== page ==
AN INTERVIEW WITH GERALD SCARFE
ĎAdvertising is lies. Iím not wanting to sound pompous but I am trying to get to the truth and thatís what I see as being the truth. And Iím lucky enough to do that, you know, I can be rude to the King or whatever.í
RICHARD MARSHALL INTERVIEWS RONALD SCARFE
COPYRIGHT © 2001, 3 A.M. MAGAZINE. ALL RIGHTS
3AM:So where did it all come from? What started it all off?
GS:Well, I was an asthmatic child so I spent a lot of my childhood in bed so during that time I just drew, made puppets and read. Ten, twelve years of my life were bed ridden and I think thatís where I learned to draw and where I learned how to use drawing as a method of explaining things I feared. It was about exorcising my fears, getting rid of things that really worried me because I was a lonely child being in bed most of the time. No one came to play with me, the bed ridden child so it was quite an isolating, isolated childhood. My brother wasnít born until I was seven so I think in many ways that had an effect on me. My education was very scattered and I began work in a commercial art studio. My father worked in a bank and wanted me to work in a bank too. But I couldnít stand that. Then I started sending cartoons around to newspapers which gave me much better pay and it developed from there.
3AM:So there was no formal art training?
GS:Well, I did actually go to the Royal College for two weeks. I just wanted to know if they would accept me and when they accepted me I left. I just wanted the accolade. Before that I did a little bit at St Martins, a little bit at The London School of Printing, but mostly I was self taught.
3AM:So do you see yourself as an artist?
GS:Yes. I donít mind being called a cartoonist but I do a lot of other things. I do a lot of theatrical work, a lot of film work, I do a lot of sculpture, a lot of stuff other than the stuff that people know me for in newspapers which is of course my drawings.
3AM:You use pictures and your art to express yourself but not words. Is this because you distrust words?
GS:No, its just that I have a talent for doing that. Iíd far rather draw something than write it. Itís more immediate. In a newspaper you can get a cartoon very, very quickly whereas youíd have to read a whole article to get the same amount of information.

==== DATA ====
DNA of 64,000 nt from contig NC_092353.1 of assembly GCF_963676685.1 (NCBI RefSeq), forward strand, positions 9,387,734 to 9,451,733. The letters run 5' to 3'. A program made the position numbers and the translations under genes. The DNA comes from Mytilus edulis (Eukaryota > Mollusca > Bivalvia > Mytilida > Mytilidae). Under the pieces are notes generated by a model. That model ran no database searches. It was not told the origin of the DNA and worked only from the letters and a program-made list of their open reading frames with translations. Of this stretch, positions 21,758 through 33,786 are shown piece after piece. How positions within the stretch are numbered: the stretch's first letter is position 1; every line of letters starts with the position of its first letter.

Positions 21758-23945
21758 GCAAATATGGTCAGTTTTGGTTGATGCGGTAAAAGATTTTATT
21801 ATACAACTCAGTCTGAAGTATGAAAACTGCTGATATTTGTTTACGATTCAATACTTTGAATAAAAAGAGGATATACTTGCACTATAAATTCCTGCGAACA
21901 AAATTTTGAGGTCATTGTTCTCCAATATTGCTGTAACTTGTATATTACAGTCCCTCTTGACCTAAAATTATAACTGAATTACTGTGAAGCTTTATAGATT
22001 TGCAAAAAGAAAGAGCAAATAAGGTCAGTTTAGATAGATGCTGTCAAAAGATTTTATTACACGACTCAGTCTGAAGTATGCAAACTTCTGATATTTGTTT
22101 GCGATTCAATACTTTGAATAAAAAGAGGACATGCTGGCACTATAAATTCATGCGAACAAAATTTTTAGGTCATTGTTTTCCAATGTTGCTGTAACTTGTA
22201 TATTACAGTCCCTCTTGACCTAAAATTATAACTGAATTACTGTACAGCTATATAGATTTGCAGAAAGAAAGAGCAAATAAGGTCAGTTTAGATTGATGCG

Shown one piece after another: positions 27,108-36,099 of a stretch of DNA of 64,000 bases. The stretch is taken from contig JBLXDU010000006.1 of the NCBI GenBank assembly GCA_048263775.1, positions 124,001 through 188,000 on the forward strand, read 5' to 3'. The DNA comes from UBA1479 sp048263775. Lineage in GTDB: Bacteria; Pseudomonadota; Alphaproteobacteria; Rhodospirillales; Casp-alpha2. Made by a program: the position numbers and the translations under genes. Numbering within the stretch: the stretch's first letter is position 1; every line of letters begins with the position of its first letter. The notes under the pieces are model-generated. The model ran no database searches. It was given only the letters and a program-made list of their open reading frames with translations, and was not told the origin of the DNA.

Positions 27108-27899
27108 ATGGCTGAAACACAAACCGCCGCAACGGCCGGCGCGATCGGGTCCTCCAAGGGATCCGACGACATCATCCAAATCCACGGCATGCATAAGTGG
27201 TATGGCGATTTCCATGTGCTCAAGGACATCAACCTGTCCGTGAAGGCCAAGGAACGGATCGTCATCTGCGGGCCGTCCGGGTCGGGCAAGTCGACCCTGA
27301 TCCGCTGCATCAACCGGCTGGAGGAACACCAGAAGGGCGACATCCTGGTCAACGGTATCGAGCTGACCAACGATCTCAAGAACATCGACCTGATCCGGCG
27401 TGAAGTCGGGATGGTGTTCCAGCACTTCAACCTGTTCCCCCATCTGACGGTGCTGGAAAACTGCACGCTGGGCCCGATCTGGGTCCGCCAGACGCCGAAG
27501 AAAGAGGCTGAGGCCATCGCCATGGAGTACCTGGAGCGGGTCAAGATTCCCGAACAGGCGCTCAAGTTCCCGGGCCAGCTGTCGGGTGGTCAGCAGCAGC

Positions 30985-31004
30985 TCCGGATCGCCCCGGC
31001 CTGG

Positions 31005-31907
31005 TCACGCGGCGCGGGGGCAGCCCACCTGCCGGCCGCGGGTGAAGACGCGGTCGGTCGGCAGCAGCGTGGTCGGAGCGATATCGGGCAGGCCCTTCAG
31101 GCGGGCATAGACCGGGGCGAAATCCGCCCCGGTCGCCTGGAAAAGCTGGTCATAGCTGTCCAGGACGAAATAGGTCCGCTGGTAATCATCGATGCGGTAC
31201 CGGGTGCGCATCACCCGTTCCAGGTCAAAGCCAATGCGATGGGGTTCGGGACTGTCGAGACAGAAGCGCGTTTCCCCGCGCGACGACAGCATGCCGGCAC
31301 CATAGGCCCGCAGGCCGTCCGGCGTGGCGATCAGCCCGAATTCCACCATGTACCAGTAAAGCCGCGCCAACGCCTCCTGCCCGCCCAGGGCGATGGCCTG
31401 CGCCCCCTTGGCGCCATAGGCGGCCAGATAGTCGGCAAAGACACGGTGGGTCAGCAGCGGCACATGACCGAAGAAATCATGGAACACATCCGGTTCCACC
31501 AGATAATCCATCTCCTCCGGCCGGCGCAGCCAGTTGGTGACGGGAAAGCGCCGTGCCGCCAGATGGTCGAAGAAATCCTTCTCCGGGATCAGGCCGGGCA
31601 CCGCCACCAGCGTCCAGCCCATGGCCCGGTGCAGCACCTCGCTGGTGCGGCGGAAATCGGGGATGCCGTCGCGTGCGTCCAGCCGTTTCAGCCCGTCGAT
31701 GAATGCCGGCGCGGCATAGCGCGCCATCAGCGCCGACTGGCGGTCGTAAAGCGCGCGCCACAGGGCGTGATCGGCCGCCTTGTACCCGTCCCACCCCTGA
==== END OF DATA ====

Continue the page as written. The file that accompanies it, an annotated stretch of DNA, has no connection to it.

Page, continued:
3AM:So what about your point of view? When we look at your images they can be quite horrible. Where is all that horror coming from?
GS:I guess itís hard to say exactly. You know, itís in your genes, and the horrible childhood I had and I just want to express the truth. Certainly when I was working in the commercial art studio I felt that I was telling lies there. Advertising is lies. Iím not wanting to sound pompous but I am trying to get to the truth and thatís what I see as being the truth. And Iím lucky enough to do that, you know, I can be rude to the King or whatever.
3AM:So who are your heroes?
GS:Steve Bell, Mac in the Telegraph, but then if I really want to suss things then I look back to people like Goya, Daumier, Rembrandt, Bacon, Ronald Searle, Disney. They all have an influence on my work in strange ways.
Gerald Scarfe, who recently created the characters for Disney's animated motion-picture Hercules, designed the sets and costumes for L.A. Opera's original 1993 production of The Magic Flute. L.A. Weekly wrote, "The fantasy was delicious: the stage-filling serpent of the first scene, the adorable creatures that attended to Tamino's flute, the hilarious Monostatos get-upÖ" Scarfe is famous for his satire in countless cartoons and illustrations for publications ranging from Time magazine, Punch, and Private Eye to the London Sunday Times. He also designed and directed the animated sequences in the film Pink Floyd: The Wall, and directed the film Scarfe by Scarfe. In 1989, Los Angeles audiences first saw his stage work with the L.A. Opera debut of Orpheus in the Underworld, a production from English National Opera. Gerald Scarfe will design the sets and costumes for the world premiere opera Fantastic Mr. Fox by Tobias Picker, based on the Roald Dahl story. The new opera will be produced in December as part of L.A. Opera's 1998-99 season.